On November 1, 2011, the Ohio Supreme Court is scheduled to hear oral argument in an unusual case where the Director of the Ohio Department of Commerce has sued to recover the proceeds of insurance policies from the family of Roy Dillabaugh, who operated a Ponzi scheme. The Second District Court of Appeals for Montgomery County previously held (in an Opinion available here) that the Director cannot seek to recover the proceeds, but a court-appointed Receiver has the authority to file such a suit (although the Court did not address any potential limits to the Receiver’s authority on the grounds that the issue was not ripe for decision).
From 1994 to 2007, Mr. Dillabaugh operated the Dillabaugh Group – an unincorporated business entity which was not licensed to sell securities in Ohio. However, the company and Mr. Dillabaugh sold approximately $12 million in securities to 146 investors primarily located in Ohio and Indiana. Although he told investors the funds were invested in legitimate business activities and were guaranteed, Mr. Dillabaugh was operating a Ponzi scheme and using the funds to make purported "interest" payments to early investors and pay his own expenditures.
The personal expenditures included premium payments on dozens of life insurance policies for which Mr. Dillabaugh was the insured and his wife, son and secretary were the beneficiaries. In a letter opened after his death (which occurred in November 2007), Mr. Dillabaugh instructed his wife, son and secretary to cash in the various policies and repay investors. Although the beneficiaries have received the proceeds, the investors have not been repaid.
In June 2008, the Director of the Ohio Department of Commerce filed suit against the Dillabaugh Group and the estate of Mr. Dillabaugh, claiming violations of the Ohio Securities Act and seeking to recover the proceeds from the Ponzi scheme. The Director also named the wife, son and secretary as necessary parties and obtained a TRO to prevent the dispersal of any of the proceeds of the insurance policies. The Director did not claim that the wife, son and secretary violated the law. The trial court ultimately concluded that the Director and an appointed Receiver were creditors of the Dillabaugh Group and the estate, and were entitled to seek recovery of the insurance premiums paid for the policies, but not the entire amount paid out under the policy.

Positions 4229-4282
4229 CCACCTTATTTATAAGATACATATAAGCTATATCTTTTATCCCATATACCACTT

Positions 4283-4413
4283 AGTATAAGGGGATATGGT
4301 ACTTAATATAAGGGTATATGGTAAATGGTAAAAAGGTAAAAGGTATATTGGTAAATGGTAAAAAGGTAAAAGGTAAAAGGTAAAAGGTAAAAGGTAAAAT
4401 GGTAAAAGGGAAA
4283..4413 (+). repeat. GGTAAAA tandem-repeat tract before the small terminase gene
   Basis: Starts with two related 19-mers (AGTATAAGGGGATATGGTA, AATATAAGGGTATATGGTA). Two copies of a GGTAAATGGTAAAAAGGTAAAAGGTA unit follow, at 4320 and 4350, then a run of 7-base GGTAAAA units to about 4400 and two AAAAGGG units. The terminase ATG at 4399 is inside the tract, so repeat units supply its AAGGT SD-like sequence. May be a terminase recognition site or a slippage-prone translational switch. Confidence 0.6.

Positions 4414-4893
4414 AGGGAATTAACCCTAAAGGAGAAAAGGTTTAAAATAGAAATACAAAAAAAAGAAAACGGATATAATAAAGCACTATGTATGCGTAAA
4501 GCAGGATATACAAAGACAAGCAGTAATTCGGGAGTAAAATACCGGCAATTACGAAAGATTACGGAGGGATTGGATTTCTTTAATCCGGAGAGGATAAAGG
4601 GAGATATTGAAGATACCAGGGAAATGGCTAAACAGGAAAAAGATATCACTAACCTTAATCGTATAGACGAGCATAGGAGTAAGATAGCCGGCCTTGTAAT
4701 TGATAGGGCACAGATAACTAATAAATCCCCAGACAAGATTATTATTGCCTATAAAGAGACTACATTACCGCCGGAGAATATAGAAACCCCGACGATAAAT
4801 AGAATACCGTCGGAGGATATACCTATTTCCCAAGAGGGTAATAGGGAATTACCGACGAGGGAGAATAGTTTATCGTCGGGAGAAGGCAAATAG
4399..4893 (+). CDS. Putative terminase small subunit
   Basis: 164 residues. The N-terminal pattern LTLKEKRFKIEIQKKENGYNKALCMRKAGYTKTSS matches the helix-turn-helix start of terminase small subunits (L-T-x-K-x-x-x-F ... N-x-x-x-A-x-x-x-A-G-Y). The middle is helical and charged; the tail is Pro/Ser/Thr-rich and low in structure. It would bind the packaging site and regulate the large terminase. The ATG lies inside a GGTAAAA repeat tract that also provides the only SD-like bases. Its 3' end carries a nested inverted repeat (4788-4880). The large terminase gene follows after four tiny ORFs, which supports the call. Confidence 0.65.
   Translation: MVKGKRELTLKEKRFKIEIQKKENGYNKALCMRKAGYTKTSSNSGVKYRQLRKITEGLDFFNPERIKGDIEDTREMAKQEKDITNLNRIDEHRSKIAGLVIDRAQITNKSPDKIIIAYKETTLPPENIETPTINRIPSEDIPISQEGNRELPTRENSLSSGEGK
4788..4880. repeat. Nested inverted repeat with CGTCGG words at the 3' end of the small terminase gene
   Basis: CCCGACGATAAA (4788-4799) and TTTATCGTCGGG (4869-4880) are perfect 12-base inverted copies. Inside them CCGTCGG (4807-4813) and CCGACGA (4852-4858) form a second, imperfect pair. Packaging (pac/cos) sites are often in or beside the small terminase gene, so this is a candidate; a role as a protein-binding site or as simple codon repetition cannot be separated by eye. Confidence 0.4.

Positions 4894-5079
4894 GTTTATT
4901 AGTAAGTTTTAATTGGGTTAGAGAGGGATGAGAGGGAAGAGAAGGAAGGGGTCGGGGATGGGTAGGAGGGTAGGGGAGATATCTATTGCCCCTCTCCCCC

The Director appealed and Mr. Dillabaugh’s wife and secretary cross-appealed. Mrs. Dillabaugh and Ms. Long (the secretary) argued that the Director may seek remedies against violators of the Ohio Securities Act only, and because they did not violate the Act, the Director could not recover funds from them. The Court of Appeals agreed, but noted that the Director could seek the appointment of a receiver, who would then have the authority to sue to recover the proceeds from the violation of the Ohio Securities Act.
With respect to the proceeds from the insurance policy, the Court of Appeals held that "[b]ecause we have concluded that the Director lacked the authority to sue third-parties, such as Mrs. Dillabaugh and Ms. Long, … the Director necessarily lacked the authority to seek a temporary restraining order and a preliminary injunction against them to prevent them from disposing of the proceeds of the insurance policy." The Court of Appeals held that the appointed Receiver had the authority to "marshal and preserve assets," it had not yet done so. Therefore, the issue of whether the Receiver could recover the full amount was not ripe for determination, and "[i]f the receiver wishes to pursue all of the proceeds of the life insurance policies …, he may attempt to do so in his own action, and the trial court may address [arguments regarding the issue], if raised, at that time."
The Brief filed by the Director of the Ohio Department of Commerce (available here) flags an important issue. In her Securities Law Prof Blog, Professor Barbara Black of the University of Cincinnati College of Law highlighted the argument by the Director that the decision by the Court of Appeals "if allowed to stand, creates a significant obstacle in the Division’s power to act quickly to protect investors."
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